Common Real Estate Terminology and Ratios
Amortization: The process of repaying a loan over time.
Amortization period: the number of periods (usually years) it will take to pay off the mortgage.
Caliber: A rough guide to the quality of a property-- A = Excellent condition and location, a lot of amenities, etc.; B = Good. A step down from an A property-- good location and good condition-- not quite as new, etc.; C = A property that is 10+ years old . . may need updating, but could be in a good location; D = a property that is in a poor location . . . not much hope to improve and increase rents.
Cap Rate or Capitalization Rate: NOI/Sales Price or Net Operating Income/Sales Price
Cap rate is similar to the inverse of the P/E ratio or Price/Earnings Ratio discussed with stocks; the cap rate is earnings/price
Debt Service: Interest Expense + Principal Reduction, usually over a time period (e.g., 1 year)
Example: If a mortgage payment is $300 per year, the debt service would be $3,600 per year
Effective Gross Income (EGI): All sources of potential income from property minus vacancy and collection losses.
Gross Income Multiplier (GIM): Sales Price/Gross Annual Income
Note 1: Ideally the Gross Income used is the Gross Income for the next 12 months. So, if a property is just sold, the GIM is calculated as follows: Sales Price/Gross Annual Income for the next 12 months. Clearly, this number is an estimate because the future is uncertain.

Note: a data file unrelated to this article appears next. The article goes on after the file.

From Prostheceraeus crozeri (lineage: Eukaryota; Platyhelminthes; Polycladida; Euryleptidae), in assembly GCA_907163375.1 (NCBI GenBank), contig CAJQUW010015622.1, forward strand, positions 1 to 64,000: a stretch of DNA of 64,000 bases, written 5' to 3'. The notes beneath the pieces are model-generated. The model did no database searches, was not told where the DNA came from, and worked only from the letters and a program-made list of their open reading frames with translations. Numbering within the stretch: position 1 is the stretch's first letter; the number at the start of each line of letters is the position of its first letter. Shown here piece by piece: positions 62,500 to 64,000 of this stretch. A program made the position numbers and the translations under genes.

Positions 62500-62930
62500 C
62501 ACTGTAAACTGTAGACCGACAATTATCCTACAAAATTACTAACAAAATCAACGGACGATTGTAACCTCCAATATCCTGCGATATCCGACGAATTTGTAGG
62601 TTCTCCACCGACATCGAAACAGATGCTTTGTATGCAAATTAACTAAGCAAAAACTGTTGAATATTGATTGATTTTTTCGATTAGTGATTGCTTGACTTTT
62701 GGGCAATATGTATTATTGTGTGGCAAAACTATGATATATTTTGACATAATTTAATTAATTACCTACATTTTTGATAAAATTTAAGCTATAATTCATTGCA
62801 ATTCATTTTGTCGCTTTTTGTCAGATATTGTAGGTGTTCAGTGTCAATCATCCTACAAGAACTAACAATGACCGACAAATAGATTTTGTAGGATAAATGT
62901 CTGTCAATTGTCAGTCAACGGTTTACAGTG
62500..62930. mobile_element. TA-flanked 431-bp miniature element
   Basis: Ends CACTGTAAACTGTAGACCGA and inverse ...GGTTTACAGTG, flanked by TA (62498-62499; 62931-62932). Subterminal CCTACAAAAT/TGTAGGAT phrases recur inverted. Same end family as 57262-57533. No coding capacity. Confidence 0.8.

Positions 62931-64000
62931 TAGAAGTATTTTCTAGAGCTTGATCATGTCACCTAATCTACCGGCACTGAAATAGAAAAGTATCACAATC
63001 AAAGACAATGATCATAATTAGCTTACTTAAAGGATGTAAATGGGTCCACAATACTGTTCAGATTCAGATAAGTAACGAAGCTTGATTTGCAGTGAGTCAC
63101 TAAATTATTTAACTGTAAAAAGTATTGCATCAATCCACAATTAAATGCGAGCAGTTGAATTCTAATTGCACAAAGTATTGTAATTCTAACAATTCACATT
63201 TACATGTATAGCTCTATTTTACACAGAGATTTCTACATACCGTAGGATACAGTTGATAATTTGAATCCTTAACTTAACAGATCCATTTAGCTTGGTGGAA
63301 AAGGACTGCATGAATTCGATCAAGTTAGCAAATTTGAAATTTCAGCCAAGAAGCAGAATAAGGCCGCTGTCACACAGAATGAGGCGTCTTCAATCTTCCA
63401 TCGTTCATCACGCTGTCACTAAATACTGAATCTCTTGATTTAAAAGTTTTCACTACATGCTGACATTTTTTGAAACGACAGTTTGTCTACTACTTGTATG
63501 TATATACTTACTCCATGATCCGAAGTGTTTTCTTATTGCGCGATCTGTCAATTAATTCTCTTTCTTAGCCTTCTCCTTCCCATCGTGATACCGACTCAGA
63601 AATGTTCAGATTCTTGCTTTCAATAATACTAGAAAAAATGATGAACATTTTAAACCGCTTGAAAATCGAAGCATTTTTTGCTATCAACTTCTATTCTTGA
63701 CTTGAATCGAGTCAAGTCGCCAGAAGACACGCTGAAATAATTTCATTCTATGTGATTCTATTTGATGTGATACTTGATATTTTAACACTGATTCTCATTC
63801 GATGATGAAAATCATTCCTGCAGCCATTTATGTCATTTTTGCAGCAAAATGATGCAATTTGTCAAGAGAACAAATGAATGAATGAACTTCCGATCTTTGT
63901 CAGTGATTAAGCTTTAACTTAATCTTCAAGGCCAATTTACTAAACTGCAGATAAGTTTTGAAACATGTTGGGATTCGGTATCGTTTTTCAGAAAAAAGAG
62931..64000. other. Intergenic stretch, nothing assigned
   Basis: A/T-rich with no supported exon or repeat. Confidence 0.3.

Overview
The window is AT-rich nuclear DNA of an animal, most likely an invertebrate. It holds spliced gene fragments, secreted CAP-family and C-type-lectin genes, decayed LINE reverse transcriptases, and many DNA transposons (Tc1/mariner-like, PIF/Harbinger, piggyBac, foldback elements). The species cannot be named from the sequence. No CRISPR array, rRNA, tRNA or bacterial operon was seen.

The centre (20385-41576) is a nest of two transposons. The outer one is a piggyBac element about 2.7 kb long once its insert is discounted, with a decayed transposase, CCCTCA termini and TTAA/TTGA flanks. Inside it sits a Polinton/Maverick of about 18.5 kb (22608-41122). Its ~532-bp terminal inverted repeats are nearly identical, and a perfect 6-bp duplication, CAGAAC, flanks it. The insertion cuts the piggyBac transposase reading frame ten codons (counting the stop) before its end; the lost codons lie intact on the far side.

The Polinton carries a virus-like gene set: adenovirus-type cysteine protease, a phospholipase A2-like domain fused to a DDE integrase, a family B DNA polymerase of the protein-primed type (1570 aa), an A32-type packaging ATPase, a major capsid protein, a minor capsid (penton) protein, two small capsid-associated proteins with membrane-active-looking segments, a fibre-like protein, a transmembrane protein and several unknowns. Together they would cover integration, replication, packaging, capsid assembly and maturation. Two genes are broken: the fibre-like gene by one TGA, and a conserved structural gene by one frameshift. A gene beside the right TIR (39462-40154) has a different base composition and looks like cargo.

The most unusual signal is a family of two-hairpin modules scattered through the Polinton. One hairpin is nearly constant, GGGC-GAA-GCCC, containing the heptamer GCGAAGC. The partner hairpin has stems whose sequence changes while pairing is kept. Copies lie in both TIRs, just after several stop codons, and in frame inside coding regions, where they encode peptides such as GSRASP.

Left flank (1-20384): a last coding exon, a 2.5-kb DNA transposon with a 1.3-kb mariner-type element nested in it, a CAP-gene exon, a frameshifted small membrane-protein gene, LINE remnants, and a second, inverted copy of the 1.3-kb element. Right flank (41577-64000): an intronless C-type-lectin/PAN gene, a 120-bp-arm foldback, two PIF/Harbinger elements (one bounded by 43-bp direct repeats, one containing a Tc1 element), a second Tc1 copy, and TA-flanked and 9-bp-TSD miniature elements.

Note 2: Gross Income is interpreted differently by different practitioners. Some use potential gross income (all units are assumed to be 100% occupied. Some people use effective gross income (potential gross income - vacancies).
Loan Constants: The payment (PMT) required on a $1 loan given a specific length of time and interest rate. The loan constant is very useful to help determine cash flows during "quick and dirty" analysis
Example: A mortgage, monthly payments, 30 years, 12% nominal-- PV = $1, n = 360, i = 1%-- loan constant =
Gross Rent Multiplier (GRM): Sales Price/Monthly Rental Income
Example of GRM usage: Say, recent sales of properties similar to the subject property you are evaluating, had GRM's of 110 to 130. If the subject property has rental income of $3,000 per month, the property would roughly be valued at $330,000 conservatively to $390,000 aggresively.
Loan-to-Value (LTV): Loan Balance/Property Value
Mortgage: a form of debt where the borrower gives the lender a lien on the property.
Net Operating Income (NOI): Income - expenses excluding interest expense and income taxes. That is, only operating expenses are included.
Potential Gross Income (PGI): Total possible income from all sources of the property. That is, 100% vacancy plus all other income generated from the property such as income from laundry.
Prepayment Penalty: A dollar amount for prepaying or paying off a loan early.
Principal: The original loan amount
Principal Reduction: Mortgage Payment - Interest Paid for the period
example: Mortgage Payment = $300, $100 is applied to the interest payment . . . $200 is the principal reduction
Rental Income at Full Occupancy: Rental revenue of apartments assuming 100% occupancy. This does not include other income such as income from laundry facilities.
Reserves or Reserve for Replacements: The annual estimated costs of capital expenditures that must be replaced but have a useful life in excess of three years. Examples: roof, air conditioning system, carpet, stoves, dishwashers, microwave, etc.)
Vacancy Rate = Number of units vacant/total units